2020 National Hispanic Heritage Month

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National Hispanic Heritage Month

Staff Sgt. Estenia Aquino

HHC 369th Sustainment Brigade, New York National Guard

Aquino says this observance "brings a different type of pride. I love the country I serve but I also love the country (Dominican Republic) my family comes from. In this month, I am able to honor both with my fellow Hispanic comrades, acknowledge how diverse the Army we serve in is and how regardless of our backgrounds we are here together."

Senior Airman Claudia Barreiro

106th Force Support Squadron, New York National Guard

Barreiro moved from Ecuador to the U.S. when she was 3 years old. This month, she says, "I get to celebrate both parts of my life, as a proud Hispanic woman and as an American. I am so grateful of all the opportunities this country has given me, but I also value where I came from."

Sgt. 1st Class Alexa Elena Becerra

133rd Mobile Public Affairs Detachment, Kentucky National Guard

Becerra says this month's observance "is special to me because it celebrates a culture that is often an afterthought only associated with a type of food or negative current events. This month gives us the opportunity to highlight the pivotal role that Latinos have had throughout the history of the U.S. military and the rich values and experiences we share."

2nd Lt. Carmen Breese

43rd Military Police Brigade, Rhode Island National Guard

Breese joined the Guard in 2016 after graduating from college. "I think it's cool to highlight the different cultures that make up not only the Rhode Island National Guard but the military in general. I really like how it highlights people's cultures, backgrounds and differences."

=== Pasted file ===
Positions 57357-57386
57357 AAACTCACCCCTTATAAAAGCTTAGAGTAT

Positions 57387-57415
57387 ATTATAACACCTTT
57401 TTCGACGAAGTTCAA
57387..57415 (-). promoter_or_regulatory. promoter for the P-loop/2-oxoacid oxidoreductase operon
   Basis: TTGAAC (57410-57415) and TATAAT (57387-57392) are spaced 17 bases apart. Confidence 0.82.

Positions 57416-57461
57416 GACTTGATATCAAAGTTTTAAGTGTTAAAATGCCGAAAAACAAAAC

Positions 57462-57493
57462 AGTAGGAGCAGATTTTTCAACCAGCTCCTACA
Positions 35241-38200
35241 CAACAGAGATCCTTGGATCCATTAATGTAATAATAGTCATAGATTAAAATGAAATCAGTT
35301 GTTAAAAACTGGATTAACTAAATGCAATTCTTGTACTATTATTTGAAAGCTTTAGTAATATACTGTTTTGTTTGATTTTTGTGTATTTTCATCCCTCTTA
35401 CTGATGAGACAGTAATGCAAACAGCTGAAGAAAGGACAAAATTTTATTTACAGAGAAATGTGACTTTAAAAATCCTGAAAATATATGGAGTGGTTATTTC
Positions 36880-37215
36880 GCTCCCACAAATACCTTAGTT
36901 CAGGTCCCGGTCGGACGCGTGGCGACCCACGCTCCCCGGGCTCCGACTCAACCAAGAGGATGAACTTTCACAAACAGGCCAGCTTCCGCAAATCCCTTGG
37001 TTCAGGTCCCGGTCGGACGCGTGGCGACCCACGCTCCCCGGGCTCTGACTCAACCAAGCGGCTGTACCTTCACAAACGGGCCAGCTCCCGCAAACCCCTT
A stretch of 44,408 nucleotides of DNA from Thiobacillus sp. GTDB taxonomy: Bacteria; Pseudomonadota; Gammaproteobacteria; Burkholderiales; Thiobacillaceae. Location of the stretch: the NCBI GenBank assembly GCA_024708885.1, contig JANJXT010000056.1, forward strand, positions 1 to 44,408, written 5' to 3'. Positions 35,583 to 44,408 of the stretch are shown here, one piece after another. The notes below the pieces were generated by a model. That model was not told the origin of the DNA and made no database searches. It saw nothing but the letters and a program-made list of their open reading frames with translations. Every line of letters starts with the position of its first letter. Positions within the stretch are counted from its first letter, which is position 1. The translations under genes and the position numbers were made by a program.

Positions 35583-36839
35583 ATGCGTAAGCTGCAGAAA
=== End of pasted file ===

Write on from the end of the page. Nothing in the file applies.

Sgt. Harringson Castrillon

145th Support Maintenance Company, New York National Guard

Harringson served in the Navy and, since 2013, the Guard, and is a police officer in his civilian job. "It has been a great honor to serve and fulfill my dreams and always be able to search for new goals on my military career as well as my personal life, also setting an example to my siblings and be able to make my family proud."

Staff Sgt. Dante Chavez

190th Brigade Signal Company, Utah National Guard

Chavez joined the Guard in 2012 and says this observance "means learning more about my heritage and the culture of where my parents are from. Also, it means learning some history about Central American countries."

Tech. Sgt. Clara Colon

106th Force Support Squadron, New York National Guard

Colon joined the Guard just shy of her 40th birthday. She says Hispanic Heritage Month gives young Airmen "a chance to know their history and how Hispanics are a part of it."

Master Sgt. Andrew Cruz

106th Rescue Wing, New York National Guard

Cruz is Puerto Rican and Irish. He joined the Guard in 2010 and is also a New York City firefighter. "This observance is a reminder that we should be proud of our heritage and our backgrounds. It gives us a moment to reflect on our family, where our families came from, and the journey that led us to where we are today."

Cpl. Nichole Cuevas

HHC 369th Sustainment Brigade, New York National Guard

Cuevas is the first in her Dominican family to graduate from college and join the military. "To me, it is amazing that the Latinos in the military are recognized, and it is important that every culture receives recognition. This will show future Soldiers the diversity in the National Guard and will motivate them to join."

Master Sgt. Ricardo Diaz

165th Medical Group, Georgia National Guard

Diaz joined the Air Force in 2000 and the Air National Guard in 2006. "I feel it's important for Americans to learn about the different ethnic cultures. We're all different, and it's a great thing."

Staff Sgt. Nathaly Eumana Candia

1569th Medium Truck Company, New York National Guard

Eumana says as a Puerto Rican, this month "signifies the respect the Armed Forces have towards the diverse cultures and backgrounds in its formations. Hispanics have served since the Civil War with honor, while still facing discrimination."

Staff Sgt. Alejandro Fajardo

141st Military Intelligence Battalion, Utah National Guard

Fajardo says highlights of his 20-year military career include serving in Afghanistan and responding to Hurricanes Katrina and Rita. "Growing up in Honduras, I learned about patriotism every year during September, which is the month where most Latin American countries celebrate their independence."